In Austin, people do not eat three meals like you and yours, the eat 1 million small meals each day (which is why Texans are so skinny). Also, while you and I eat in restaurants, or at home, Texans eat food from Trucks, trucks that DON’T EVEN DRIVE ANYWHERE.
Also, they don’t use bathrooms, they use portable potties (word hate).
We stayed out until all hours of the night, then slept in a garage.
In the morning, we drove south into Lockhart for BBQ at Smitty’s. They give you white bread and a block of chedder cheese, in case you aren’t getting enough cholesterol from the .75 pound sausages (another spoiler alert: you are).
We drove past Houston and past Oil Derricks and Whattaburgers, arriving in Lafayette LA around 7:00 PM today.
We are staying here, at the Blue Moon Guest Hostel. Which is awesome. Lafayette is an odd place, sort of a college town where all the bars are bar-clubs, with blaring techno and no customers, and the streets are lined with a thick layer of police officers.
We had dinner at Café Des Amis in Breaux Bridge. I wanted to eat Crawfish, and nothing could stop me. We also split a lobster crawfish cheesecake.
After dinner we returned to the Blue Moon Hostel, used our drink tickets, and found a discarded 6 pack of Miller Lights in the fridge. Nick flirted with the two girls who are staying here, they told us wear to eat on the way to New Orleans. I won a guinness world record for tiredest human.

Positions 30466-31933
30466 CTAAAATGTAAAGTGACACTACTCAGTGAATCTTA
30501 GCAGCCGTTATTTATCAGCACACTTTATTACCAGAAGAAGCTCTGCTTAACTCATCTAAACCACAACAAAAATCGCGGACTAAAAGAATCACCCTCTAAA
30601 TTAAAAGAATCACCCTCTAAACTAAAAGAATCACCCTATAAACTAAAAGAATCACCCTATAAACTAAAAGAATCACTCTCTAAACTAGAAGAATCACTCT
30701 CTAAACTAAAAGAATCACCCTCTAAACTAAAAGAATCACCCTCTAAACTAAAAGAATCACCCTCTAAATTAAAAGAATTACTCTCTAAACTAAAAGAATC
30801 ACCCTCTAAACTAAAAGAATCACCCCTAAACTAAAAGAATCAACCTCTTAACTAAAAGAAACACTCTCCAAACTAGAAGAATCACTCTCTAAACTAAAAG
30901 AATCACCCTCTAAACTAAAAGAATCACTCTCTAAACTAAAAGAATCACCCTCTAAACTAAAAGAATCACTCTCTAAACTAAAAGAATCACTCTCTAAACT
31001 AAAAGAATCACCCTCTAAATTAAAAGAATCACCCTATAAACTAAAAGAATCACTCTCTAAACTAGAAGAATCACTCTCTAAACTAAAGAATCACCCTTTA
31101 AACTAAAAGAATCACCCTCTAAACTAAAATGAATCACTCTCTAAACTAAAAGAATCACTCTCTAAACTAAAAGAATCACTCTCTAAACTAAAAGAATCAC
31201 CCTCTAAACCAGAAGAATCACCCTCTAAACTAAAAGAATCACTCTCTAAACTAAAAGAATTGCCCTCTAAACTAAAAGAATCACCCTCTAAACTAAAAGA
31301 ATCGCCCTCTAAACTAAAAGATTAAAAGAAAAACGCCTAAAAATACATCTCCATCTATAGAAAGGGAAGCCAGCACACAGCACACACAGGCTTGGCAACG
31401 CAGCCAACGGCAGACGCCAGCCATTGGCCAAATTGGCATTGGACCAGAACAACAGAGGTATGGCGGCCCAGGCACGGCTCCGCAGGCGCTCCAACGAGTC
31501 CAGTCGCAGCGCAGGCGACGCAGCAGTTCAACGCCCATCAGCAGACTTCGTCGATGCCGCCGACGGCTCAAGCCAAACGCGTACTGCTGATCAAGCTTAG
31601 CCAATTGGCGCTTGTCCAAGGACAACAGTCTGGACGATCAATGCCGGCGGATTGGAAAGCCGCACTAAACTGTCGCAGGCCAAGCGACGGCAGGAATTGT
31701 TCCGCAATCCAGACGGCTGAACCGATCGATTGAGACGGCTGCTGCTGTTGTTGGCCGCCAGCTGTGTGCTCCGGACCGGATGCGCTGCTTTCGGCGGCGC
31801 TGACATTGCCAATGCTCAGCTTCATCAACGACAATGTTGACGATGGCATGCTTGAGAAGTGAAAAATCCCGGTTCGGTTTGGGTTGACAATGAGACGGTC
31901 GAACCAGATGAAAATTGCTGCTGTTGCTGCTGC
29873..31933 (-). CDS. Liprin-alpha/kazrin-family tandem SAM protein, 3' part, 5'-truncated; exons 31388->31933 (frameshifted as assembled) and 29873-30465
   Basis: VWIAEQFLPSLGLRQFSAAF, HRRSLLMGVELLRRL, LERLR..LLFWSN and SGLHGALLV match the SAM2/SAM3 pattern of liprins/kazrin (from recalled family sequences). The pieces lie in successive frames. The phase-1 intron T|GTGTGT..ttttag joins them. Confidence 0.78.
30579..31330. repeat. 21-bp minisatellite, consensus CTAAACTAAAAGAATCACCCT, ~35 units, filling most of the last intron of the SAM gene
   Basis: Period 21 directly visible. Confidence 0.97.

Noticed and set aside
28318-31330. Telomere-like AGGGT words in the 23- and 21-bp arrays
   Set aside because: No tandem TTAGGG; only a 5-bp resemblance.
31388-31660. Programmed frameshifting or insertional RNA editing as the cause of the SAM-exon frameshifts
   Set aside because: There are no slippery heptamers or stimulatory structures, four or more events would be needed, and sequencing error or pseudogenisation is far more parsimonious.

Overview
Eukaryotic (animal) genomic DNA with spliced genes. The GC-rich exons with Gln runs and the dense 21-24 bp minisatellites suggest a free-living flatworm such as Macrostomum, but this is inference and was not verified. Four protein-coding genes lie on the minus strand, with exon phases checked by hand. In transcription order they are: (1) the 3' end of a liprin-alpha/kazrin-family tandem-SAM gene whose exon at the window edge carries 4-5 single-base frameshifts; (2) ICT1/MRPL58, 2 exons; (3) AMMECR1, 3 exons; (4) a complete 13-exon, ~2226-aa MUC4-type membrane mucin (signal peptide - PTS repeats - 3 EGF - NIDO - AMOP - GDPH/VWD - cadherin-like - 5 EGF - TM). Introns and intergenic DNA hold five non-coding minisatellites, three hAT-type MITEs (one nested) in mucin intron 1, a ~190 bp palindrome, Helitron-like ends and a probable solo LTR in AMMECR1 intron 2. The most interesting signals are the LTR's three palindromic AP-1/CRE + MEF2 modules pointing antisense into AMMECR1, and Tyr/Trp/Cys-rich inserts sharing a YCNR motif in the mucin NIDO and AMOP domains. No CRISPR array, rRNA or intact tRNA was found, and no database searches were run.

Day 5 - Las Cruces to Austin by way of being pulled over
Thanks Chris and Stephanie!
We spent most of the day today getting to know local law enforcement.
First we went to white sands national monument, where we played in the blinding white sand
and Comrade Finger Puppet Trotsky made a snow angel.
I was pulled over speeding in New Mexico. Fine, fair is fair.
After eating lunch in El Paso
We drove through a border patrol check point. The guard asked us a number of inane questions,
“how do you guys know eachother?”
“Are you on vacation?”
He then told us that the drug sniffing dog had flagged our car, and that their were two possibilities
1. we had drugs (he went on to tell us that the dog could smell drugs REGARDLESS of whether you have a prescription)
2. we were CONCEALING A PERSON (he made clear that the dog can smell a person who is concealed, not explaining top us how the dog distinguishes between concealed and non-concealed persons)
Guard: you guys smoke? Weed?
Nick: yes, but I don’t have any
Guard: it’s cool if you smoke, but you better not have any today
Us: we don’t